Richard Curran: Ryanair bosses must shoulder blame for taking eye off the ball amid rapid growth
'We are in the shit now. How are we going to dig our way out of it," Michael O'Leary asked just two weeks after the 9/11 attacks of 2001. His answer was the same as it has always been. "Other companies are grounding flights, laying off staff. We are going to fly our way out of this crisis. Our solution is to get back in the air with more passengers and lower fares."
Well Ryanair appears to be in the proverbial brown stuff once again. But O'Leary's persistent mantra for every crisis, is the one response he cannot give to this particular problem.
Ryanair is the one grounding flights because of a series of problems, some of its own making.
And this is a real crisis, not only because it has wiped over €1.2bn off the market value of the company and may end up costing tens of millions of euro.
The crisis nature of this particular problem is that for the first time, Ryanair made the balls-up.
The airline and its chief executive have been controversial, aggressive, powerful and incredibly successful in the last 25 years.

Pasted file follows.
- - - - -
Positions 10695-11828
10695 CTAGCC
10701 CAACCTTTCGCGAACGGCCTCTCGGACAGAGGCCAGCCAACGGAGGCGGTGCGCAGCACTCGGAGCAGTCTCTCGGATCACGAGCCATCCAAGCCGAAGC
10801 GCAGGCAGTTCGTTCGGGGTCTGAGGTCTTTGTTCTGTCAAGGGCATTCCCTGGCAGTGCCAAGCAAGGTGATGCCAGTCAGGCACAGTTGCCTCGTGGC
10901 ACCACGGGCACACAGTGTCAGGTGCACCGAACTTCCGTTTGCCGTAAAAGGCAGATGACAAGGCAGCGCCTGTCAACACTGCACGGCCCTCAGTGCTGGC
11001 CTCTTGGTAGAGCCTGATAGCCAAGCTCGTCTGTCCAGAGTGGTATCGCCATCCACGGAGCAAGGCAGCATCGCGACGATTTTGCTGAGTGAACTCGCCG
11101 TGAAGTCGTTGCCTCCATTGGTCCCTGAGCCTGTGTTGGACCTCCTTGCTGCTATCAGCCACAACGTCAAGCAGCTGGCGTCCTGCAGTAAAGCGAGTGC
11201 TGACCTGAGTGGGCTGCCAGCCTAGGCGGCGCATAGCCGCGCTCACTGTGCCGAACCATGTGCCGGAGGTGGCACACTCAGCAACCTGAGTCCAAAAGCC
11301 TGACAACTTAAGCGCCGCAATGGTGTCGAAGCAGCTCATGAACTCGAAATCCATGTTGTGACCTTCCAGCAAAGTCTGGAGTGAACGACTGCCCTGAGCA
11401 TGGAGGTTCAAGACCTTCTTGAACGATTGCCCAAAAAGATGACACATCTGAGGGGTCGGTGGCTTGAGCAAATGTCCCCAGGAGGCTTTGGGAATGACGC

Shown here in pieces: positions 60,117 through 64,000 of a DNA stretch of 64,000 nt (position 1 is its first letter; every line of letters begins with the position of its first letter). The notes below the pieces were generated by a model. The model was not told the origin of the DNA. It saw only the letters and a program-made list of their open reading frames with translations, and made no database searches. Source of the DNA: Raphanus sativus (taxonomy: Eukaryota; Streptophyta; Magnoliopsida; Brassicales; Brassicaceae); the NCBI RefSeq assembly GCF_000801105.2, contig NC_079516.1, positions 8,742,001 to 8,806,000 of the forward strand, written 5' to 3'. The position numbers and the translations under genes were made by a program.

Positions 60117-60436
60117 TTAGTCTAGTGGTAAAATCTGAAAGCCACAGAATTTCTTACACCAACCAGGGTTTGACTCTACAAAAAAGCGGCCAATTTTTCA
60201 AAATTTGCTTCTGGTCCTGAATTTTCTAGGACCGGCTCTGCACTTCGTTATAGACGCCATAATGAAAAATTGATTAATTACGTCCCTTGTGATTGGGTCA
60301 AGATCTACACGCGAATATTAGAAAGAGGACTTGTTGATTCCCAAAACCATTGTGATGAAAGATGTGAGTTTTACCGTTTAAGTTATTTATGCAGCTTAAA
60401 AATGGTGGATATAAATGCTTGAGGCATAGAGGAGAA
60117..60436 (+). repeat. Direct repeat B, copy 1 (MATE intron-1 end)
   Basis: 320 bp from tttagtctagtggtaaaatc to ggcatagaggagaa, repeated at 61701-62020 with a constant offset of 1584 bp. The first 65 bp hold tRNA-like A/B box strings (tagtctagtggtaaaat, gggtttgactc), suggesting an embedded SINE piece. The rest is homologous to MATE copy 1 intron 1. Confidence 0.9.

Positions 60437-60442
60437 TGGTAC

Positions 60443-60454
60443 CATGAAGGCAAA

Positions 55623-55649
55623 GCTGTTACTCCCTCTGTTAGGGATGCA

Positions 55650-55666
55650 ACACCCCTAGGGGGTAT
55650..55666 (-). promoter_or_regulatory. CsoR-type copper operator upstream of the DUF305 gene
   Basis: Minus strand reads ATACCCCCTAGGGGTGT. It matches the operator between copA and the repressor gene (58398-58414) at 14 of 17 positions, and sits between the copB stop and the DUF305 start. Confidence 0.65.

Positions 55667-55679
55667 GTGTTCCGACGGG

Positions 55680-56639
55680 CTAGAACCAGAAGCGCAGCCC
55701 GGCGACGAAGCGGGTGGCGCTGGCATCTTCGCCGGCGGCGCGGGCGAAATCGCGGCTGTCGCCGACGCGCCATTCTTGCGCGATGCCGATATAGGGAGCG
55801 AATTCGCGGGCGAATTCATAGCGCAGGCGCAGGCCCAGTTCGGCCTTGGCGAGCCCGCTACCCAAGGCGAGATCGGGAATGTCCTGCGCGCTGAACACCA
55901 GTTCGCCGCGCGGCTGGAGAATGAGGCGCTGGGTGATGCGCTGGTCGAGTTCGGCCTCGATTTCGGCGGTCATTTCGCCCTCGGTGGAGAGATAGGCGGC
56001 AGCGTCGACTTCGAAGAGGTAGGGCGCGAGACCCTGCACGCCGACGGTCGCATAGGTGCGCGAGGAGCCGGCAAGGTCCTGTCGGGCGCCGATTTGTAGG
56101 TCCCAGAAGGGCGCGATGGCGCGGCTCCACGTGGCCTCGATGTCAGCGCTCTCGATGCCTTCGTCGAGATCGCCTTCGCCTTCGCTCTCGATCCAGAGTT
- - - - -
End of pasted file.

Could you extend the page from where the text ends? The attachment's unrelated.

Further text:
Problems it faced, such as 9/11 or the ash cloud, tended not to be of its own making. Even when it faced down striking baggage handlers or took on media companies questioning its work practices or approach to safety, it didn't do mistakes.
This time round, a fundamental problem has arisen which will see dozens of flights cancelled in the coming weeks and the blame surely lies with company management themselves.
Getting rostering right is important in any business, whether it's a coffee shop with three staff or Europe's biggest airline with thousands.
It begs a question of how this happened. Several factors are at play but there is a core issue of how Ryanair managed the human resources challenge of rapid expansion.
Was it busy chasing Alitalia or trying to muscle in on Air Berlin, as big strategic plays but took its eye off the ball on the operational implications of expanding its own operations.
It has grown passenger numbers, aircraft fleet numbers, revenues and profits, at a phenomenal rate in recent years. Five years ago, it made a profit of €569m and carried 79 million passengers.
Last year it made a profit of €1.2bn and carried 117 million passengers. It has a fleet of over 400 aircraft. It has delivered on its incredibly ambitious expansion plan and now carries more passengers a year than any other airline in Europe.
Ryanair put in place the deals it needed with airports around Europe. It acquired the right aircraft at the right price as part of its planning. It planned its new routes and European strategy to perfection.
But has it managed the rostering, and supply of pilots correctly by building in wriggle room for unseen events such as poor weather or striking air traffic controllers?
This pilot problem for Ryanair shows how aggressively it has pushed the expansion, and delivered it well but perhaps without the cushion it required for anything to wrong on the rostering front.